Sticky Blood-Hughes Syndrome Support
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New here

Hello - this is my first visit here - I started reading last week.

I have been ill for many years - lost 2 babies at 17 weeks each nearly 20 years ago. Ten years ago I started to have stroke like symptoms - weak down right side, poor speech these have worsened over the years. I have had to teach myself how to read, write again. Following instruction as in a recipe is really difficult and I had to re-learn how to knit. My colour vision has gone at times. My neurologist says it is "stroke like symptoms cause unknown" though he has also said I may have had a "small stroke due to migraineous phenomena" All very confusing.

I saw a rheumatolgist recently who has taken loads of blood tests.

Anti B2 glycoprotein igG level was 67.

Am I right in thinking that this is now used as an indicator for Hughes? If so then I know I would have to test positive again.

I'd be interested to know your experiences of this test.

6 Replies

Hi there and welcome: Glad you found your way on here, and it does sound as if your neurologist is trying to get to the bottom of things. These two tests are a must:

Anticardiolipin Antibodies (aCL) and Lupus Anticoagulant (LA

So, that is a starting point, as is showing the neurologist this film and also the website, you can probably get an email address of the secretary and send it all through addressed to him/her:

and: The site contains a list of medical consultants/doctors with APS/Hughes knowledge.

and for good measure a newspaper article:

Mary F


Thank you Mary . My LA test was normal. aCLis highlighted as an abnormal - Less than 0.8 MPLU/ml.

This is why I was wondering if the glycoprotein test would hold some sway. I see the rheumatologist again at the end of the month.

Thanks again for replying :)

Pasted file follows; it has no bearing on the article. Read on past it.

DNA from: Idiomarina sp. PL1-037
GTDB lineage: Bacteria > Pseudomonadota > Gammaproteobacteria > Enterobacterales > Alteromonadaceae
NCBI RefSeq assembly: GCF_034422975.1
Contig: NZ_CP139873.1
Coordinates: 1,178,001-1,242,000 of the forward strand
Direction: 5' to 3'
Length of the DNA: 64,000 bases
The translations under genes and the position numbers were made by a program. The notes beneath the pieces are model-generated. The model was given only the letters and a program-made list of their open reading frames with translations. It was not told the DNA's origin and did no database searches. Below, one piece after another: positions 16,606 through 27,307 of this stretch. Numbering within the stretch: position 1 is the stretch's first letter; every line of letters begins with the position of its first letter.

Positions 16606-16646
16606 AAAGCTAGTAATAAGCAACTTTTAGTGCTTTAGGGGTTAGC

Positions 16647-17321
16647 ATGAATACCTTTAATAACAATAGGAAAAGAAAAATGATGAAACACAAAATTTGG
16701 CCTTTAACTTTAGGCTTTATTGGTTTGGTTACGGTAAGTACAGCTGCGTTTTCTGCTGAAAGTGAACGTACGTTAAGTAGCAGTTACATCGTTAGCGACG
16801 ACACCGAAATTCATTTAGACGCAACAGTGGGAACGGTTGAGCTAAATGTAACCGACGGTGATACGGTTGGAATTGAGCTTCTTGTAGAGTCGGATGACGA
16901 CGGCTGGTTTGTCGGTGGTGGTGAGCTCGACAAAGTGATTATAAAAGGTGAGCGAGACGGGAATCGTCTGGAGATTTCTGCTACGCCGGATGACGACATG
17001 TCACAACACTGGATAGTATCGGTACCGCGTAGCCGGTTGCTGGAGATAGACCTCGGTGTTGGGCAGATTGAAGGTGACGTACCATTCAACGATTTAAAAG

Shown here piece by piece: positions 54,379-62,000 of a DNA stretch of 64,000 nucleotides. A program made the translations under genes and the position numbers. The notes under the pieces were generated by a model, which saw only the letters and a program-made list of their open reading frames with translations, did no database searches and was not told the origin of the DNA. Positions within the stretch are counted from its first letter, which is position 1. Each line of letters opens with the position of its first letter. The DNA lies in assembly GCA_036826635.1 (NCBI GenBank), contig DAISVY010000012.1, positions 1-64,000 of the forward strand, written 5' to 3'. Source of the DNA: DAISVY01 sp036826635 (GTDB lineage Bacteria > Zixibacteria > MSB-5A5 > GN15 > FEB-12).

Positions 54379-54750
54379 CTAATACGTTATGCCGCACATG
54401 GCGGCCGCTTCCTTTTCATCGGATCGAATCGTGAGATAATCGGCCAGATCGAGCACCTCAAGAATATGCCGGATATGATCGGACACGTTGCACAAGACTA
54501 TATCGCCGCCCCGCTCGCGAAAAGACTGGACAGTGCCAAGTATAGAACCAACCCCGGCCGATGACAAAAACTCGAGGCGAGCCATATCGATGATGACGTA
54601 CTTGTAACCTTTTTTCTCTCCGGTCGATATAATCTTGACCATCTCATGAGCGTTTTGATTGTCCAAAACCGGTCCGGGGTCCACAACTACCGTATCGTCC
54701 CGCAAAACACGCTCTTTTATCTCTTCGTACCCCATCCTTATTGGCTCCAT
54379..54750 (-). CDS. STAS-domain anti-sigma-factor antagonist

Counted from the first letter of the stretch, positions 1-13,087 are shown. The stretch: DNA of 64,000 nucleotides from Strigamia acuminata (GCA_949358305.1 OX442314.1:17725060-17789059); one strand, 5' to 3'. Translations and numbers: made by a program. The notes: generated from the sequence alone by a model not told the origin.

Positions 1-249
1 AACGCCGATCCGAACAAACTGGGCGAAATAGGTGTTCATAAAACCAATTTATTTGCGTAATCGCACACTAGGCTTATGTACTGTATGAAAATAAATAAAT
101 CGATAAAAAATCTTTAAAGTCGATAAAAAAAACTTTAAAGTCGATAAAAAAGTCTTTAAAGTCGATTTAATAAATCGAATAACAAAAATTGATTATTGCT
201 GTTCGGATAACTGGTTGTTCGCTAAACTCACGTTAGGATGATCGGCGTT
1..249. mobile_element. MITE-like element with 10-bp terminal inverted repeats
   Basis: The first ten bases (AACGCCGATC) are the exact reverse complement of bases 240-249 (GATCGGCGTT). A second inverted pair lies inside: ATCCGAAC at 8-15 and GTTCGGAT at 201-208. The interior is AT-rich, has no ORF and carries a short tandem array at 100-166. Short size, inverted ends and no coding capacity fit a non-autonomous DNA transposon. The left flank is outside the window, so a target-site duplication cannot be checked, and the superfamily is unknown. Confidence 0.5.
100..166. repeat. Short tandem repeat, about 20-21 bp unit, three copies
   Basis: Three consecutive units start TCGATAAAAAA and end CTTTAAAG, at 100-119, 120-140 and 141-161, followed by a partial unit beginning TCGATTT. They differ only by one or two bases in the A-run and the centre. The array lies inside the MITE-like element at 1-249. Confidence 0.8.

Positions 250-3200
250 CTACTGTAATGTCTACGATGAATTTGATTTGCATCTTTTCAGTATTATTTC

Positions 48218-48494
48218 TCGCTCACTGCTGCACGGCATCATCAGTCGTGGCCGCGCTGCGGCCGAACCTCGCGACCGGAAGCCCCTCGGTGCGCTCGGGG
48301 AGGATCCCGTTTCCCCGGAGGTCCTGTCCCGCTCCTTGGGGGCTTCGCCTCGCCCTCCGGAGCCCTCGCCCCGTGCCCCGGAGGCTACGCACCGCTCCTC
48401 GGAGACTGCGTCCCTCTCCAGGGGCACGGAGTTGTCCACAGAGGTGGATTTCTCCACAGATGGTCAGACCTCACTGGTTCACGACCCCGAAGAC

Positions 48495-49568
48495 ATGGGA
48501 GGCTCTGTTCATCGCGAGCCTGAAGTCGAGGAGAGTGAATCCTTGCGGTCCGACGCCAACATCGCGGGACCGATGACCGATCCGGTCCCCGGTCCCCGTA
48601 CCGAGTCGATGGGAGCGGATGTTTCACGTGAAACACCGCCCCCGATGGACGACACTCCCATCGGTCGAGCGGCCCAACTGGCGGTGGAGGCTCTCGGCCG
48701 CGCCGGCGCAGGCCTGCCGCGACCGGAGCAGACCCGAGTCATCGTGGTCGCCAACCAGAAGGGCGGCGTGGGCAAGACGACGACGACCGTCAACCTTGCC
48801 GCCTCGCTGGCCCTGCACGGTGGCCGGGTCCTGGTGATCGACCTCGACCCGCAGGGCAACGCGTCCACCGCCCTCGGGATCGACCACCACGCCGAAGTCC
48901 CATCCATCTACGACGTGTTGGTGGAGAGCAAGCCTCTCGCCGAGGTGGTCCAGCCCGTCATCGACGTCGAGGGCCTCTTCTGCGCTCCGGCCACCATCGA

Hello there and welcome to this site. The Anti B2 GP1 is used now as a matter of course at St Thomas when testing for APS along side the LA and aCL tests.

You say your test was 67 but I would like to see the reference range as they seem to be different from labs across the country. This tells how positive you are.

Yes it is true that they should repeat the tests to see if you are still positive in order to get a dx however some of us, 25% in fact, dont actually test positive at all because we have different kinds of antibodies that they dont test for but we still have APS. This is confusing but it is the tests letting us down not us failing the tests.

A good APS specialist can confirm the dx on medical and clinical symptoms without the blood tests and indeed many of us have had to be dx like that in the end after years of suffering because some Doctors are just so obsessed with blood test results and ignore how the patient feels, what symptoms they have, if they have even had clots and insist in believing they are down to some other magical phenomenon probably all conjured up in our heads!!!

So in answer to your question yes that test will have some clout but it is not the be all and end all of everything. If I was you I would go to the HSF website and gather as much info as I could and then make a list of all symptoms along with past history that is relevant and take it along with you to your appointment.

Good Luck and please let us know how you get on. x


Thank you so much for replying. My positive 67 was against a lab range of 0.10 - 6.9 U/ml so strongly positive.

I am very fearful that I will be fobbed off yet again.


Yes as you say very positive. I would think strongly about finding a APS friendly specialist that you can be referred to. A list is now on the HSF website. If your GP is stubborn and this is not possible you could perhaps save up and go to London Bridge (Prof Hughes waiting list is at least 6 months anyway) which would then give you a plan that you could take back locally for your care there and its rare that it is ignored.


I don't think you can ever know just what a huge help you have been to me - just reading and understanding. I feel like I'm going barmy with all this - lol! I have been told I am with a good team this time - I shall be able to tell at the end of the month when I see them again. By then I will have the appropriate time lapse for the re-test. Though I think at this stage of diagnosis APS is screamingly obvious. If not, as you say, I wrote down two APS specialists from the website you mention.

Thank you so so much for caring enough to answer my questions.


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